CPPE urges FG to align fiscal policy with finance and appropriation laws – The Sun Nigeria
By Merit Ibe
While Appreciating the intent and objective of the 2022 fiscal policy approved for implementation from April 1, the Center for the Promotion of Private Enterprises (CPPE) recommended that policy measures be issued alongside the Finance and credits.
The center, which said it would facilitate planning, reduce uncertainty, minimize investment risk and boost investor confidence, proposed that the fiscal policy be released starting January 1.
Welcoming the 90-day grace period that has been provided for the implementation of the tariff component of fiscal policy and the Ministry of Finance for creating this transition window to minimize the shocks of fiscal policy changes on investors , the Centre’s CEO, Dr Muda Yusuf said he was concerned about the bureaucracy inherent in obtaining approvals from the Federal Ministry of Finance for the importation of items with preferential import duties.
“We would like to see these bottlenecks removed. While appreciating the essence of the national list, we would like to propose that access to tax incentives be free of bottlenecks and bureaucracy.
Yusuf lamented that the experience of importers and the business community with seeking approvals from government departments before tax incentives could be enjoyed was often fraught with frustrating bureaucracy, bottlenecks, delays and sometimes delays. ‘extortion. He therefore recommended that once the budget policy document is approved by the government, the Nigeria Customs Service be allowed to fully implement these policies without resorting to the ministry for further approvals.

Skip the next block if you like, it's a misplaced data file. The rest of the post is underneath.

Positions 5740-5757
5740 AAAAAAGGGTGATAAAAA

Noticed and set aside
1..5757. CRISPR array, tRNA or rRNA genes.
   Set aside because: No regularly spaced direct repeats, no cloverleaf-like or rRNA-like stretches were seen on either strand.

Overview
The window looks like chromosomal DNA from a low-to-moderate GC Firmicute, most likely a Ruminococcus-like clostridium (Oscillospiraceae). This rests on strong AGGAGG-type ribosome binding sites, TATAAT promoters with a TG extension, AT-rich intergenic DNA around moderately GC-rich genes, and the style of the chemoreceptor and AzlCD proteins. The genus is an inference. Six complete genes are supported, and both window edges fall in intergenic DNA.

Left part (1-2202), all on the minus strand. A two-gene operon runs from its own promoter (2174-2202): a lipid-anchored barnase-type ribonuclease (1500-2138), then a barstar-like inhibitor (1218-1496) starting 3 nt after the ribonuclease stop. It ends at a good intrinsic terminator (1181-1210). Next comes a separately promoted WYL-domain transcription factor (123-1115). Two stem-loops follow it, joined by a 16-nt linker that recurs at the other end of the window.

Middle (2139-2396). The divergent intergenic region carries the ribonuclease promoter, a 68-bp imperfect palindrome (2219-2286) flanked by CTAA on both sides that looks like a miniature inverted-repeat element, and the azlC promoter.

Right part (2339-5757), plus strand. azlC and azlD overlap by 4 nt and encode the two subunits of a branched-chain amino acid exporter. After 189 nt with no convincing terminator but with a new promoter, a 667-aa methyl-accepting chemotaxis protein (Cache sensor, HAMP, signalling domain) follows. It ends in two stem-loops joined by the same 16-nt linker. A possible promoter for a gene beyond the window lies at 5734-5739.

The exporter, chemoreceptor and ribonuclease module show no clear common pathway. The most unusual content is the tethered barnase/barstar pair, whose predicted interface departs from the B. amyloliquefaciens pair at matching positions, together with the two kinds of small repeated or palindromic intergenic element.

“We believe Customs is competent enough to interpret tax policy and determine eligibility for tax incentives. The idea of requesting approval and exemption certificates from the Ministry of Finance or any other ministry is not in line with the spirit of ease of doing business and should therefore be dropped.
The CPPE boss praised the removal from the export ban list of items that were previously imported into the country and the government’s approval of import duty and VAT exemptions on essential medical supplies, in particular for COVID interventions.
Although the policy stipulates that the waivers and exemptions would only last until the end of 2022, Yusuf argued that these concessions should last beyond 2022 due to the cost of health care in Nigeria which is extremely high. and makes access to health care very difficult for the majority of its citizens.
“Without a comprehensive health insurance scheme, many citizens pay out of pocket, which has made access to health insurance very difficult.
“Access to health care is an essential element of human capital development. Therefore, the cheaper, the easier the access, the better for human capital development. We therefore estimate that this concession should last beyond 2022.
Regarding the imposition of excise duties, he said it makes Nigerian products more expensive compared to products from neighboring countries which are part of the same economic community as Nigeria.
Yusuf noted that the implication is that Nigerian industrialists will lose market share to countries in the West African sub-region under the ECOWAS trade liberalization program because the cost of production in the country is much higher and that the imposition of excise duties would make domestically produced products more expensive.
“There is also the social involvement of citizens whose incomes have been heavily bartered by the strong inflationary pressure.
We therefore call once again that the timing of the imposition of excise duties on certain manufacturing companies is auspicious and should therefore be suspended to demonstrate greater sensitivity to the plight of manufacturers in the Nigerian economy.